Elgar: Portrait of a Composer (1962)


My first encounter with BBC-era Ken Russell. Elgar might not seem like much today but if you do a bit of background reading you’ll realise just how innovative and bold this docudrama was for its time. Russell had to fight the BBC tooth and nail in order to do something that wasn’t just an archive footage documentary. The result is a musical biopic that combines fictional and non-fictional techniques with true invention.

I always respond to Russell’s penchant for bold brush strokes and his experimental approach to cinematic form is present here. My favourite moments are when Russell seems to take over; full-screen close-ups of insects through a microscope, musical interludes and sheer imagery punctuate the biopic elements with true vigour. This isn’t quite Ken Russell unchained, but he is well on his way.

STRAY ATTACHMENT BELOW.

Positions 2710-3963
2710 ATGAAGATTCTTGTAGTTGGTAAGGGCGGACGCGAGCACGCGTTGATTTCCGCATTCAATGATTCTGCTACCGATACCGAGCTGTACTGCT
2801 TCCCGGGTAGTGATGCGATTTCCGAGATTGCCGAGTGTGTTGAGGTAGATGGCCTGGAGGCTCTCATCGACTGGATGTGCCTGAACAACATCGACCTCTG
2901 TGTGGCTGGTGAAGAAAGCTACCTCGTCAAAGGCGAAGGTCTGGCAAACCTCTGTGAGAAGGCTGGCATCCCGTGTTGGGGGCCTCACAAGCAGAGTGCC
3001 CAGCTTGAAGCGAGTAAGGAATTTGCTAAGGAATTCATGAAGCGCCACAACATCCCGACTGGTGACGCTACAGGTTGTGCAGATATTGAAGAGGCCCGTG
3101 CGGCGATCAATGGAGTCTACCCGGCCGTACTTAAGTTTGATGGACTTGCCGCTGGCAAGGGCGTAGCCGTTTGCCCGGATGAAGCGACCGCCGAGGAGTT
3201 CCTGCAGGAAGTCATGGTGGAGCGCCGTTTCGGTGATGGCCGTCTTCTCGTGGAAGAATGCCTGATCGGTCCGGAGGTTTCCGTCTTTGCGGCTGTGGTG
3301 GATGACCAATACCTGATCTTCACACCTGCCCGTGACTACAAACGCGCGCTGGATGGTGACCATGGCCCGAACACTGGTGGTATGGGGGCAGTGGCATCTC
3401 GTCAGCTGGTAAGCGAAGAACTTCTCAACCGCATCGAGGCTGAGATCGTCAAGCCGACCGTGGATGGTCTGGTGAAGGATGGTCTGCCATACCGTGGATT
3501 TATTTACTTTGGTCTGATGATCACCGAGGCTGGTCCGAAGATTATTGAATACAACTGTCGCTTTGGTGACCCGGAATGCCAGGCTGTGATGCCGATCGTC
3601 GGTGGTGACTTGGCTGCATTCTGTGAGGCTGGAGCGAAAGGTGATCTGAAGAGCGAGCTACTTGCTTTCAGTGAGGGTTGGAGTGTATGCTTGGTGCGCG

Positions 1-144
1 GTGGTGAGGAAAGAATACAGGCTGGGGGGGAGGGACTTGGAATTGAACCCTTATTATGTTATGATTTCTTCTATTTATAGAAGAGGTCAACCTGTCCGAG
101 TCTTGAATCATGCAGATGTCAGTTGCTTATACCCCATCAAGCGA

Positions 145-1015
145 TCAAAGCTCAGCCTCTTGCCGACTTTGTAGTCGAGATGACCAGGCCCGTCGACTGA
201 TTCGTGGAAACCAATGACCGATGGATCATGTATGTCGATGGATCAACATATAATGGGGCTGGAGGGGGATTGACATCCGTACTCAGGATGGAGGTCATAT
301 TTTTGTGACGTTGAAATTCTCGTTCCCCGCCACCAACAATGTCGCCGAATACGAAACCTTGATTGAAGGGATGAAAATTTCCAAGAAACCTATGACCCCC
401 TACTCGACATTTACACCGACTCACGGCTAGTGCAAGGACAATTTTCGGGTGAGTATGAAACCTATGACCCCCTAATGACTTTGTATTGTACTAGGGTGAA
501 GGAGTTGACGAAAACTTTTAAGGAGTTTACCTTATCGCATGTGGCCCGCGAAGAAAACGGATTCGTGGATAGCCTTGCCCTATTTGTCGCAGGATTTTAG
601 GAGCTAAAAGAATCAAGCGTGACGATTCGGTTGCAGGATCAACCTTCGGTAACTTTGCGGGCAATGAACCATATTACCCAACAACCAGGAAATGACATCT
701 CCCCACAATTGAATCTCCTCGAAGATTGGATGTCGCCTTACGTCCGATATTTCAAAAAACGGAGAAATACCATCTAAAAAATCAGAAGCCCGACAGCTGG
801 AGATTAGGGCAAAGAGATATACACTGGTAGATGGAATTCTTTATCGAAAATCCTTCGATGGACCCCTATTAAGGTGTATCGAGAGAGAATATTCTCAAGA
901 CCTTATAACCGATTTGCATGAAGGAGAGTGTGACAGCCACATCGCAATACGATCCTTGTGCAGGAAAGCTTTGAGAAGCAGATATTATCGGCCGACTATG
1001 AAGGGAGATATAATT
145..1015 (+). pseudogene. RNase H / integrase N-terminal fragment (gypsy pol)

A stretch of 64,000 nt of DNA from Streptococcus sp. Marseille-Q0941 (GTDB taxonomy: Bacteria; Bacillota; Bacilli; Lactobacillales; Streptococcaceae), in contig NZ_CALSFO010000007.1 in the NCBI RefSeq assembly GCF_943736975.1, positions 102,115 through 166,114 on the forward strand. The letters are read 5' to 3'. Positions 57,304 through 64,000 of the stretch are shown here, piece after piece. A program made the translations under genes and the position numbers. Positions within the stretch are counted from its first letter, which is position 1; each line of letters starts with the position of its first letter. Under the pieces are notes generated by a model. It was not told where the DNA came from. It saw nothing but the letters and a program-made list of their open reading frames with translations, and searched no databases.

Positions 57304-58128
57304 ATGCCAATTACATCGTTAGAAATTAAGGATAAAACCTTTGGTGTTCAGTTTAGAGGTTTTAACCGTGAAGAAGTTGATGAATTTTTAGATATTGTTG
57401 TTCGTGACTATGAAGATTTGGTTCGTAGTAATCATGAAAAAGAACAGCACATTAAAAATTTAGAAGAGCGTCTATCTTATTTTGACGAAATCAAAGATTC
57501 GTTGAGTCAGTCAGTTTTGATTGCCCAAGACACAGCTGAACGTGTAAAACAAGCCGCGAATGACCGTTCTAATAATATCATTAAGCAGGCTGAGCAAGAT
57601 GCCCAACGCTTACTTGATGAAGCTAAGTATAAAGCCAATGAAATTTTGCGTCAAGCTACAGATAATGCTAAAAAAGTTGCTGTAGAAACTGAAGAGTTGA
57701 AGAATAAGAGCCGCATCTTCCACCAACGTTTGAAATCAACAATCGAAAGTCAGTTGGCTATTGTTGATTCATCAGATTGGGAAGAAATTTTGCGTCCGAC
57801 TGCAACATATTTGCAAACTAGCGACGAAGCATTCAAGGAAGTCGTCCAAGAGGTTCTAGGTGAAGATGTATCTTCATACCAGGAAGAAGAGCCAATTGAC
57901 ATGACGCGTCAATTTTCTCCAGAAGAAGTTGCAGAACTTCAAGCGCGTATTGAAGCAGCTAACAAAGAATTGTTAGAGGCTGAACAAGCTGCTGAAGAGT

Elgar is a lovely little example of pushing boundaries in the tightest of envelopes. I mean, who would have thought BBC educational documentaries needed a stylistic kick up the arse? Plus, as a complete Elgar novice I also found the subject matter pretty enlightening.

This entry was posted in Movies Watched In 2016, Reviews and tagged , . Bookmark the permalink.

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